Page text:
Archive for the ‘younger learners’ Category


I took the idea for this lapbook from a set of lessons devised some years ago by a friend. The original lessons were given to a group and involved lots of role play, discussions and verbal games. I did not feel that the lessons in their original form could be easily delivered to only one or two children, but I wanted to present the same concepts. I just needed a different format.

The project begins from the ayat on the cover of the lapbook: “And I (Allah) created not the jinn and mankind except that they should worship Me (Alone).”  Adh-Dhariyat: 56.

The concepts are as follows:

To explain the meaning of worship (to be understood by young children) as pleasing Allah, obeying Him, and doing what He commands us to do.

To emphasise that worship of Allah is an integral part of our everyday lives, and should be the intention behind our every action.

To relate the concept of worship to the reality of the life of a young child, by giving them practical things they can do now, to worship Allah. For this reason actions such as Hajj or paying zakat are not included as these are not things a young child can do. However salaah is included, as young children can always join in the salaah, to the best of their ability.

There are many, many examples which could be included in such a lapbook project, but to avoid the work becoming too lengthy, and thereby boring I have limited the content. This is a very flexible project which is easy to personalise to match the experiences of the child. For example, a child whose father is often able to take him to the mosque could include that, a child with very elderly or sick relatives could include the sunnah actions towards visiting and looking after them. The project could also be used to positively encourage types of behaviour a child may be struggling with, for example good table manners, playing nicely with siblings, sharing and so on.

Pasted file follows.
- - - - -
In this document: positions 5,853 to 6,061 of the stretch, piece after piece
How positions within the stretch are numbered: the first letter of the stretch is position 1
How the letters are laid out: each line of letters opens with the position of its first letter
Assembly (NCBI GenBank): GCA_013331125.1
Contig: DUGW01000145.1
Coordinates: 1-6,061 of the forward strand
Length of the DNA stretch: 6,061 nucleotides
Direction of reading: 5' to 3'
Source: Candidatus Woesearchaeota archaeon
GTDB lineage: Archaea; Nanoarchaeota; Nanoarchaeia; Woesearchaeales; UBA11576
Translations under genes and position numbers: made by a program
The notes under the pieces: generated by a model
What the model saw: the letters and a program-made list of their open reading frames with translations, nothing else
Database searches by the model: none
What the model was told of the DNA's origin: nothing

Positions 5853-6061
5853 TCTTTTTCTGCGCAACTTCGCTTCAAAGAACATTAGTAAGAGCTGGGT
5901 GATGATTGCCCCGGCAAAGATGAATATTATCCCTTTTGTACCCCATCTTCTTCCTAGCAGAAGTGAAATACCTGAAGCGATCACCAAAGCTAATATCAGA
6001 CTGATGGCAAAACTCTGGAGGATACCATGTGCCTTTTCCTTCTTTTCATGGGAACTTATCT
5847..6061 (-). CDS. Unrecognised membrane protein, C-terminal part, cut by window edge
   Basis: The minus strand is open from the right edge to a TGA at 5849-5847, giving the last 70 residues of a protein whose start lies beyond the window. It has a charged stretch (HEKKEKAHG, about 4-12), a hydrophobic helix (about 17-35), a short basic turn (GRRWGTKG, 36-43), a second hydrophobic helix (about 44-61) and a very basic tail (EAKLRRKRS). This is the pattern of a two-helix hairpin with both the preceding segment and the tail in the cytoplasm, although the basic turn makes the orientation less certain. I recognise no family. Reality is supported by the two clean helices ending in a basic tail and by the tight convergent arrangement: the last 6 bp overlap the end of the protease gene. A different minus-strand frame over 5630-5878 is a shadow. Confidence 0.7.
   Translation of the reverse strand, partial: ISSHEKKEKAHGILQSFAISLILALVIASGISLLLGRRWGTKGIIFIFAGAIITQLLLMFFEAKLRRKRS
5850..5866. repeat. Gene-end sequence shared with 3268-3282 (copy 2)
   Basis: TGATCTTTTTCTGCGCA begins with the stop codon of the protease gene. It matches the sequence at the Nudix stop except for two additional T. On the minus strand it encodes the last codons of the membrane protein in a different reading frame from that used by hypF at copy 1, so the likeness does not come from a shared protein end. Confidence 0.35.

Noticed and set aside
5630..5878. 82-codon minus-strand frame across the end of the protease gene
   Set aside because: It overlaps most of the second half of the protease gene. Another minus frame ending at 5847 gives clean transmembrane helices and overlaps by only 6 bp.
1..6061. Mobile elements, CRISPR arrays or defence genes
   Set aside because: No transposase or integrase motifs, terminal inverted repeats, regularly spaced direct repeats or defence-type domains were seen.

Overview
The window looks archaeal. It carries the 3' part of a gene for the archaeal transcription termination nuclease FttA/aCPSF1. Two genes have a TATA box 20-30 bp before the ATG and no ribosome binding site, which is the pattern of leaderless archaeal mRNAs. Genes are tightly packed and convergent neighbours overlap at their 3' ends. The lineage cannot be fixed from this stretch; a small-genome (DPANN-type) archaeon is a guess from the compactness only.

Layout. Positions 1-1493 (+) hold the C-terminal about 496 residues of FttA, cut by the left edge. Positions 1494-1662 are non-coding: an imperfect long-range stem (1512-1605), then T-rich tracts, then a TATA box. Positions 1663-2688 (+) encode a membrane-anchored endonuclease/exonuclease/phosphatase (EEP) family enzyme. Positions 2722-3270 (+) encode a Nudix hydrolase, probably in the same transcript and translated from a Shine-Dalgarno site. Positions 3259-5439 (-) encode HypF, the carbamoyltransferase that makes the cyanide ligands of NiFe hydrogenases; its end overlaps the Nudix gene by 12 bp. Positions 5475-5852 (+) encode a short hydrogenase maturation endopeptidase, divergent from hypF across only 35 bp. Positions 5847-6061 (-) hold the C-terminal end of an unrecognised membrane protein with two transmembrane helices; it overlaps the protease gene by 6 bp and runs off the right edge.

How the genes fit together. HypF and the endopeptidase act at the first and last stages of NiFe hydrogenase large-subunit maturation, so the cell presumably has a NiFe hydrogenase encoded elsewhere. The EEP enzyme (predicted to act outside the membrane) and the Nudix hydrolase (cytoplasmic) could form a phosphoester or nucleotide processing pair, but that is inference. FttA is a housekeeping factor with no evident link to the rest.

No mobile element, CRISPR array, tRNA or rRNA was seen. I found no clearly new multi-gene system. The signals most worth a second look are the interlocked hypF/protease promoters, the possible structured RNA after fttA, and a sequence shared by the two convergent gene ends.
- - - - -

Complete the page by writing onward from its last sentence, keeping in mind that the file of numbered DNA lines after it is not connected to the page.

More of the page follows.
For this particular project I worked with a friend, and with her help the children managed to produce some artistic folds to present their learning, maashAllah. Of course there was lots of discussion too!

prayers, eating halal food and being kind

This photo shows the booklet on salaah, designed to look like a prayer mat, using felt; a booklet on eating halal food and a colouring page about exchanging gifts and being kind to eachother. Even though children cannot buy gifts themselves they can certainly make gifts, or give one of their toys to another child.

Several times in this lapbook I have made use of Islamic colouring sheets. These particular sheets were given to me by another friend and I don’t know where they came from. You may find useful colouring pages for this project here. Other links can be found at Islamic Lapbooking.

The colouring book “Our Way Of Life” contains many pages suitable for this project. (Can be found in Islamic bookshops, including online bookshops).

inside prayers booklet and eating halal food booklet

having turned the centre page

about behaviour with parents


salaam fold, dawah and dua folds

The fold about exchanging the salaam was cut from a colouring page. It opens up to show two people exchanging the salaam, with the words in the speech bubbles.

fold open


speech bubble open

Summary of contents:

1. Salaah. Prayer is worship, and the names of the prayers inside a prayer mat styled booklet.

2. Eating halal food. There may be occasions where children want to buy non-halal food (eg. sweets or yoghurts containing gelatine), and we have to tell them they can’t have that particular product. It may help them to understand that by being careful to choose halal foods they are worshipping Allah.